A new series of “Don’t Bite Your Tongue” dinners brings together Clark University students – face-to-face in their residence halls – for challenging discussions on topics often kept “off the table.”
The premise of the dinners is to allow for an open conversation on a potentially contentious issue, such as politics, religion, and race. Barbara Bigelow, professor of management at the Graduate School of Management, introduced the dinners to the community last fall. They are co-sponsored by the Difficult Dialogues Initiative of the Higgins School of Humanities, the Dean of Students Office, and Residential Life and Housing.
“I have wanted to do these for many years,” Bigelow says. “In my course The Art and Science of Management, I require students to hold a dialogue on campus on any topic of their choosing, and this activity always leads to a conversation about topics we’re not supposed to talk about at the dinner table in order to maintain a civil meal. I have commented to the class for many years that I would like to start a dinner where we talked about exactly those topics using a dialogic approach that would enable conversation across differences.”
However, this was no solo project, Bigelow points out. She received startup help from former Associate Dean of Students Jason Zelesky, professor of education Eric DeMeulenaere, and professor of history Amy Richter (also the director of the Higgins School of Humanities). The program was implemented with the help of Dean of Students Denise Darrigrand, and Residential Life and Housing Director Kevin Forti and staff Maria Cerce, Maxie Holman, DaVaughn Vincent-Bryan, Alex Villagomez, and Sarah Bergeron.
“Whenever I go to a Don’t Bite Your Tongue event, I’m surprised. … listening to others and being involved in the talk afterward gave me a better understanding of my own thoughts for each of the topics.” – Marian Crockett ’16
Bigelow was more than pleasantly surprised at the amount of attendees during the fall, she says, and is excited that students share her enthusiasm for these events. Since they are open conversations, students from any class, graduate students, faculty, staff, and administrators are all invited.
Marian Crockett ’16 can speak to what she usually hears in the resident halls; she is a Resident Advisor and says she enjoys being able to hear fellow students and peers discuss what people don’t normally talk about in a public setting.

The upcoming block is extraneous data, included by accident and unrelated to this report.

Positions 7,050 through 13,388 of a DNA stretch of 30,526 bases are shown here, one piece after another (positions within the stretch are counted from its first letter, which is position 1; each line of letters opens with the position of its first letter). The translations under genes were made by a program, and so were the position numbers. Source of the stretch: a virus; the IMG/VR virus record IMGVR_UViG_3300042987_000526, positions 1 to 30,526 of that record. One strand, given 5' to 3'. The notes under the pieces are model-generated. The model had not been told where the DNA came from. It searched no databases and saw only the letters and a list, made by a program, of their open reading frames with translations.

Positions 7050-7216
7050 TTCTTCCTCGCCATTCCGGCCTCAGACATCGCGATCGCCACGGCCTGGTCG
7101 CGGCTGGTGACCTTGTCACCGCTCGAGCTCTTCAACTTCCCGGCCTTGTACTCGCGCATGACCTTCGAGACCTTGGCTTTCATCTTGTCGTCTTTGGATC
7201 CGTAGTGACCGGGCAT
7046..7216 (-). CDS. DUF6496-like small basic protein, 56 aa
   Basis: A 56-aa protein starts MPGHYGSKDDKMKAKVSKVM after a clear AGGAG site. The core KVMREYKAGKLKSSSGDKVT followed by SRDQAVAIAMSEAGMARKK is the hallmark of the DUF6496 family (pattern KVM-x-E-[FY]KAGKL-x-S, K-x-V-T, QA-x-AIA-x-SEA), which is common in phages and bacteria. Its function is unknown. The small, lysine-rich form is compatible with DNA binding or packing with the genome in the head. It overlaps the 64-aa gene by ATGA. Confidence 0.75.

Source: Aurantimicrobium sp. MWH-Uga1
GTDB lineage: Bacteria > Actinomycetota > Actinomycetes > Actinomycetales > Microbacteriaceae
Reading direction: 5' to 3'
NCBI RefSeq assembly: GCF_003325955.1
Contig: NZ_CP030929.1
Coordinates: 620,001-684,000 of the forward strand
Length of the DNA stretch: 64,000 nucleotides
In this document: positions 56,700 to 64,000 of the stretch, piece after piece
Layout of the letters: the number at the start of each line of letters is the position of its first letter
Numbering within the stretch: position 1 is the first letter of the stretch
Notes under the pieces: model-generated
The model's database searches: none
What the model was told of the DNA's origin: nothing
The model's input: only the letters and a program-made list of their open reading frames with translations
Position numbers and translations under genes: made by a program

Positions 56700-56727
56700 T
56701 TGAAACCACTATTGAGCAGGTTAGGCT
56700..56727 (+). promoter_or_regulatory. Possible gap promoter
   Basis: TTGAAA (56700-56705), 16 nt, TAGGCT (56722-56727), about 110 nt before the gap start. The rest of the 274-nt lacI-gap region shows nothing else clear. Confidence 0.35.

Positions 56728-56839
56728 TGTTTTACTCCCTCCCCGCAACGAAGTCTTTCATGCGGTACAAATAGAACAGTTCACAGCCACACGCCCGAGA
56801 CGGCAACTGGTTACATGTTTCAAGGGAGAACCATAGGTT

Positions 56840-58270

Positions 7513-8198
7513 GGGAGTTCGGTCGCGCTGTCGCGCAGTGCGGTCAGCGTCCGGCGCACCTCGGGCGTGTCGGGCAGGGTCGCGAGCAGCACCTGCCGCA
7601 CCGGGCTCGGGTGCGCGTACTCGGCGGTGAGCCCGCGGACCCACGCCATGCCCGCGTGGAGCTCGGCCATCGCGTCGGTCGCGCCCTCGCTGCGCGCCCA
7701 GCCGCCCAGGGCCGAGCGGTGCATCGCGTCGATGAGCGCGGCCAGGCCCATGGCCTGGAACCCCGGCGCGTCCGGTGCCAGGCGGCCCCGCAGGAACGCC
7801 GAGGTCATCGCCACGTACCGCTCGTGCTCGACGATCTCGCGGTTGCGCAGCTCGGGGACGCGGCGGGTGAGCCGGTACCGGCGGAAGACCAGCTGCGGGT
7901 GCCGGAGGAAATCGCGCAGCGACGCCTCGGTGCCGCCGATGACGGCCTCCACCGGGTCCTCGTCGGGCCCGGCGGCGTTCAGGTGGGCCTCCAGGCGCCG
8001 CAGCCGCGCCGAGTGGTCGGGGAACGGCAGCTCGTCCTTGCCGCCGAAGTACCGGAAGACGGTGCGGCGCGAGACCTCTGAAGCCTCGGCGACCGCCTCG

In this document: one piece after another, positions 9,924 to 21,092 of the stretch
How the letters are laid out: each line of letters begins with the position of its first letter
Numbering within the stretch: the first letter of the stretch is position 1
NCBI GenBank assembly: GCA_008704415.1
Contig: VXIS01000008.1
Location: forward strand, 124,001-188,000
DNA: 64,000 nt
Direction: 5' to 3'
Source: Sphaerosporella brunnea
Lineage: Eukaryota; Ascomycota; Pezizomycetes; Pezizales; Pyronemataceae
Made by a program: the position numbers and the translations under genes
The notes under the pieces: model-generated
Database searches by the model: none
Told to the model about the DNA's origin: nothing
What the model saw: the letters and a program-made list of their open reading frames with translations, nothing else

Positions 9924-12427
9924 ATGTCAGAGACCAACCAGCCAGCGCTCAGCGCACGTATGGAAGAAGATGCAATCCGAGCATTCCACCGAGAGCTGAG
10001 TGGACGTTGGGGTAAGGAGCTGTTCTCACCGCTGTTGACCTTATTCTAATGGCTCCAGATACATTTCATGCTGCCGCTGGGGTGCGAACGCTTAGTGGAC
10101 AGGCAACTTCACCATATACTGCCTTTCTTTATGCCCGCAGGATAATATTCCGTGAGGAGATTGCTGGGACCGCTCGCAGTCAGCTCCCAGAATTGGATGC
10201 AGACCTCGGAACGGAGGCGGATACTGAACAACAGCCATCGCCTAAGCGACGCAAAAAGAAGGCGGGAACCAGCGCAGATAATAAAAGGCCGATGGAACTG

“Whenever I go to a Don’t Bite Your Tongue event, I’m surprised. Almost every time I felt as if I were unprepared for the discussion, for it was something that I didn’t talk about or think about that much in my own life, like politics,” Crockett says. “However, I’m glad I went and suffered through the quick, awkward sharing of my own experiences, because listening to others and being involved in the talk afterward gave me a better understanding of my own thoughts for each of the topics.”
The “Don’t Bite Your Tongue” dinner calendar for the spring 2014 semester is as follows:
5:30 p.m. Tuesday, Feb. 11, Hughes Hall
5:30 p.m. Tuesday, March 11, Dodd Hall
5:30 p.m. Tuesday, April 8, Blackstone Hall
Dinner will be provided, and attendees are asked to come only with an open mind, and the readiness to “challenge our underlying assumptions about ourselves and others.”
Founded in 1986, the Higgins School of Humanities works to enhance the intellectual and cultural life of Clark University by fostering connection between the humanities disciplines (English, Foreign Languages, Visual and Performing Arts, Philosophy, and History), by supporting humanities faculty research, and by offering public events to the community. The Higgins School of Humanities affirms the centrality of the arts and humanities to our lives, and the values of a liberal arts education. It supports teaching and research through its grant programs, and sponsors public events and campus initiatives, enhancing the intellectual and cultural life of the Clark community.
Founded in 1887 in Worcester, Massachusetts, Clark University is a small, liberal arts-based research university addressing social and human imperatives on a global scale. Nationally renowned as a college that changes lives, Clark is emerging as a transformative force in higher education today. LEEP (Liberal Education and Effective Practice) is Clark’s pioneering model of education that combines a robust liberal arts curriculum with life-changing world and workplace experiences. Clark’s faculty and students work across boundaries to develop solutions to complex challenges in the natural sciences, psychology, geography, management, urban education, Holocaust and genocide studies, environmental studies, and international development and social change. The Clark educational experience embodies the University’s motto: Challenge convention. Change our world. www.clarku.edu
~ By Daniel Deutsch ’13/MSPC ’14